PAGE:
The moment you receive a phone call notifying you that your child has been arrested for shoplifting, your heart sinks. You may have mixed emotions. On the one hand, you may be disappointed and upset. On the other hand, you are also concerned about your child’s future.
You might be worried that your child’s momentary lapse in judgment might ruin the rest of your child’s life and everything you have worked so hard for. It would be a natural reaction given the fact that theft is one of the most serious offenses that a person can be charged with. The consequences of a theft conviction can follow a person for life, closing many doors that would otherwise be open. However, the good news is that with the right guidance, your child can avoid going to jail, protect his or her record, and enjoy the same opportunities as they would have had the offense not occurred.
Regardless of whether it’s a ticket, an offense punishable by jail, or a felony theft, this is a criminal offense that could end up on your child’s permanent record. Having any kind of criminal offense on your child’s record can potentially affect their opportunities, both academically and professionally.
There are certain offenses that are considered crimes of moral turpitude, including theft. A crime of moral turpitude refers to offenses that go against society’s notions of justice, honesty, or morals. An act of theft falls into the category of a crime involving dishonesty. Many institutions perceive someone who has committed a crime of moral turpitude as unfit for certain academic programs or professions because they cannot be trusted. Further, such an offense can affect a non-citizen’s ability to stay in the country.
Once your child is accused of theft, he or she may have to serve time in jail, answer to civil suits in addition to the criminal case, and may be prohibited from serving on a jury if convicted of the theft charge.
A theft conviction could have collateral consequences such as loss of financial aid, scholarships, and jobs in addition to the jail time, civil suits, and restrictions. A theft conviction may limit or preclude a child from receiving financial aid, scholarships, and employment opportunities depending on the institution.
If your child has been accused of committing theft, the consequences can be devastating. If you want to protect your child’s future by minimizing the harsh effects of a theft conviction, you should contact an attorney immediately so that you can take the proper measures.
An actual conviction can possibly be avoided with the right approach. There are a number of options available in which the court is willing to keep the conviction off of your child’s record in exchange for the successful completion of certain conditions by the child, such as diversion programs, conditional dismissals, and deferred adjudication.
While serving jail time is certainly a possibility for a child who has been charged with theft, there are ways to avoid it. In addition to diversion programs, conditional dismissals and deferred adjudication, a child may be placed on probation in lieu of serving jail time.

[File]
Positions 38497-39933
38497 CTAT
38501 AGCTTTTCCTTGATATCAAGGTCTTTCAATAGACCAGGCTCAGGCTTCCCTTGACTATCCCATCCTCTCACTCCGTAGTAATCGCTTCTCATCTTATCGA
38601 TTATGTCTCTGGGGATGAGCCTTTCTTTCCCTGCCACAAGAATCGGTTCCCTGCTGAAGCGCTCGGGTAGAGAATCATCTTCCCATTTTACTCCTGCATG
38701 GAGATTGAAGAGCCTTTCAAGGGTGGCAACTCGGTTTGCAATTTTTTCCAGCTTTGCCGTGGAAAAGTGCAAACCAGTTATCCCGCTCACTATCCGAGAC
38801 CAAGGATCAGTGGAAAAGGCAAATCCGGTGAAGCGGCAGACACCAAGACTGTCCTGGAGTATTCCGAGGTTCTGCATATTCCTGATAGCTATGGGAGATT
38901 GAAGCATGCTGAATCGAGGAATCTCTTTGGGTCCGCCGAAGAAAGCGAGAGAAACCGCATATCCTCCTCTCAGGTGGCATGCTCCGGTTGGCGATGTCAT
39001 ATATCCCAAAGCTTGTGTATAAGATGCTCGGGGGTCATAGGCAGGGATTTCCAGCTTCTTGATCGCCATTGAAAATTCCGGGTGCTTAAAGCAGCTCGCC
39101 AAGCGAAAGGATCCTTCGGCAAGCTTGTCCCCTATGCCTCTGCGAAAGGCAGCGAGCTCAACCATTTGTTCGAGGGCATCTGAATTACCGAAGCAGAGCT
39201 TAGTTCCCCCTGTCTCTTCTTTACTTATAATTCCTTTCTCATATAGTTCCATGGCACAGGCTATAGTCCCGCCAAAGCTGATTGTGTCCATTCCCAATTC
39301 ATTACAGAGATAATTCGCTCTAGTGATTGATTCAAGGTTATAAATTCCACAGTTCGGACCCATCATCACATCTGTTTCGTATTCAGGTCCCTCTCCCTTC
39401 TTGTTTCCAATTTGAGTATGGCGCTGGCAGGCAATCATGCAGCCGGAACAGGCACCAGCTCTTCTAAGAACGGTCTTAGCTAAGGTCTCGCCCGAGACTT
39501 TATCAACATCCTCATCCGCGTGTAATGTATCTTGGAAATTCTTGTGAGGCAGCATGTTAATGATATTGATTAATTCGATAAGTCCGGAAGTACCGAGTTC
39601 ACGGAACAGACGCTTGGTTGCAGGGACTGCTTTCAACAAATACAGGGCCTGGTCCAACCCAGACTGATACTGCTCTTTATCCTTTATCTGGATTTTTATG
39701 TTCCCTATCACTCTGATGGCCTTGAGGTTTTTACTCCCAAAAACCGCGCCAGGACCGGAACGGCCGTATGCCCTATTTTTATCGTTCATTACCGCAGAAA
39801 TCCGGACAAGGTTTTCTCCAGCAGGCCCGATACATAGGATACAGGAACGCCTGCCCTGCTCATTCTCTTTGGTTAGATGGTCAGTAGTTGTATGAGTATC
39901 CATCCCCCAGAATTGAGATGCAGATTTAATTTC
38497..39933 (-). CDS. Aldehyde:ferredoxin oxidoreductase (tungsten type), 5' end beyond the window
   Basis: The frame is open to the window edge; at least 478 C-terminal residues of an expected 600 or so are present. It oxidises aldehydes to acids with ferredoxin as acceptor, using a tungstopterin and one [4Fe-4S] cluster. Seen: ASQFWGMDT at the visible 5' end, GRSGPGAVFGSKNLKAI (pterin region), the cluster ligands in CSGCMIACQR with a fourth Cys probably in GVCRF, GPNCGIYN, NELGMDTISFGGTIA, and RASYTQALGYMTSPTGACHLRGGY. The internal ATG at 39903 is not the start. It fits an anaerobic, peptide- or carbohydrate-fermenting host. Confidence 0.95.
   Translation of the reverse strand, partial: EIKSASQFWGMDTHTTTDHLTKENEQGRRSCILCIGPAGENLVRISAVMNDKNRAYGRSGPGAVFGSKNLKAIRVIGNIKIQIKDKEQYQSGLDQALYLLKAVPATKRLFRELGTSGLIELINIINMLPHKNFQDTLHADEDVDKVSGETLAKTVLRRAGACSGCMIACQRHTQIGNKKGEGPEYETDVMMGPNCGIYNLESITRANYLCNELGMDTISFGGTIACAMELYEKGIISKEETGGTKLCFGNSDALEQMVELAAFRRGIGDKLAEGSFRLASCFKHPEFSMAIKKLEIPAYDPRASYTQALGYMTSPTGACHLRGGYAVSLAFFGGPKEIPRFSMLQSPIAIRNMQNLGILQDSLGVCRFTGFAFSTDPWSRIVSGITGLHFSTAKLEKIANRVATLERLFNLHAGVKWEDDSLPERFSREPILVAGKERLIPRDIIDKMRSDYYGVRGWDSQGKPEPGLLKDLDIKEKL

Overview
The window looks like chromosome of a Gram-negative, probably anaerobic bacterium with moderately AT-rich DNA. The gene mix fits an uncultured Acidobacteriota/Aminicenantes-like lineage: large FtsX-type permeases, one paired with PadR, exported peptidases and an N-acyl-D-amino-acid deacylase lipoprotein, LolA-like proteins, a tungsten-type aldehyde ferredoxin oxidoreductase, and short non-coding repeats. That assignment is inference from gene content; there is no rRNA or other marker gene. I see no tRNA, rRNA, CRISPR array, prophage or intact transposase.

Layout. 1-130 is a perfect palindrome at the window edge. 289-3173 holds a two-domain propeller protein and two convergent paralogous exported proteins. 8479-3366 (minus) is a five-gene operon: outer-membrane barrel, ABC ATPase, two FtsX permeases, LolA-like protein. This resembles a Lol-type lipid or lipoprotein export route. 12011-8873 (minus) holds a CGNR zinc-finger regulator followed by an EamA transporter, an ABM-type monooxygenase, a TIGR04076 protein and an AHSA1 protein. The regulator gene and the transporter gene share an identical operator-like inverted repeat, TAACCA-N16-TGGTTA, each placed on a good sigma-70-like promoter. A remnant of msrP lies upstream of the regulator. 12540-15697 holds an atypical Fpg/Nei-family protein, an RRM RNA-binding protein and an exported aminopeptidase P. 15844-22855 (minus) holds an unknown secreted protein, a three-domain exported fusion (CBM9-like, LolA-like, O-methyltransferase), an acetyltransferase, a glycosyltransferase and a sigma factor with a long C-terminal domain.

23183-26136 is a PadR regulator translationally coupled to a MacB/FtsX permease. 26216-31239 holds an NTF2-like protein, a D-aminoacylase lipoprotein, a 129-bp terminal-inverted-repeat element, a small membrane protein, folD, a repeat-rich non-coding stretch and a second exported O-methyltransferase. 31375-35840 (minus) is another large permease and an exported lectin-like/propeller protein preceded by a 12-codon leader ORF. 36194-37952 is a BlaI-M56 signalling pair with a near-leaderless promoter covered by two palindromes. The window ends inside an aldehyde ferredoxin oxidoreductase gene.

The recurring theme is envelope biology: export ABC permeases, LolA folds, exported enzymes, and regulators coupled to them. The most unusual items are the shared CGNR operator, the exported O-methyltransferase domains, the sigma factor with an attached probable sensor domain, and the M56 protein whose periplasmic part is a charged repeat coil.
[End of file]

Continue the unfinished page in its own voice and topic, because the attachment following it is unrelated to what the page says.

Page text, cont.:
If your child’s case is dismissed, it may be eligible for expunction. An expunction is a legal process which essentially destroys the existence of the offense. To avoid the collateral consequences on academic and professional opportunities, an expunction is the best tool.
If your child satisfies the conditions for deferred adjudication, your child may be eligible for an order of nondisclosure. An order of nondisclosure prohibits criminal justice agencies from disclosing the child’s offense to the public. Though the record is not completely cleared of the charge, the order of nondisclosure prevents most parties from seeing the offense, including potential employers.
It is not uncommon for a civil suit to accompany a criminal charge in a theft situation. Your child may receive a demand letter from the attorney representing the complaining witness asking you to pay for the damages to avoid a civil suit. Do not pay the demand until you first talk to an attorney.
If your child receives a citation for the theft, do not pay the citation until you have talked to an attorney. Paying a citation is a conviction, which cannot be removed from your child’s record under most circumstances.
As a parent, you want to protect your child’s interests and ensure that he or she will still have a bright future despite their mistakes. If your child is accused of theft, know that your child is facing a criminal charge, understand the seriousness of the offense, be aware of the direct consequences as well as the collateral consequences, and contact an attorney immediately.
Don’t assume that a conviction is inevitable, that jail time is inevitable, or that your child’s record can’t be protected. Don’t pay a demand on a civil suit or a citation without first consulting with an attorney. You can help your child avoid the harsh consequences and long-term impact if you consult with an attorney to help guide you through the process.
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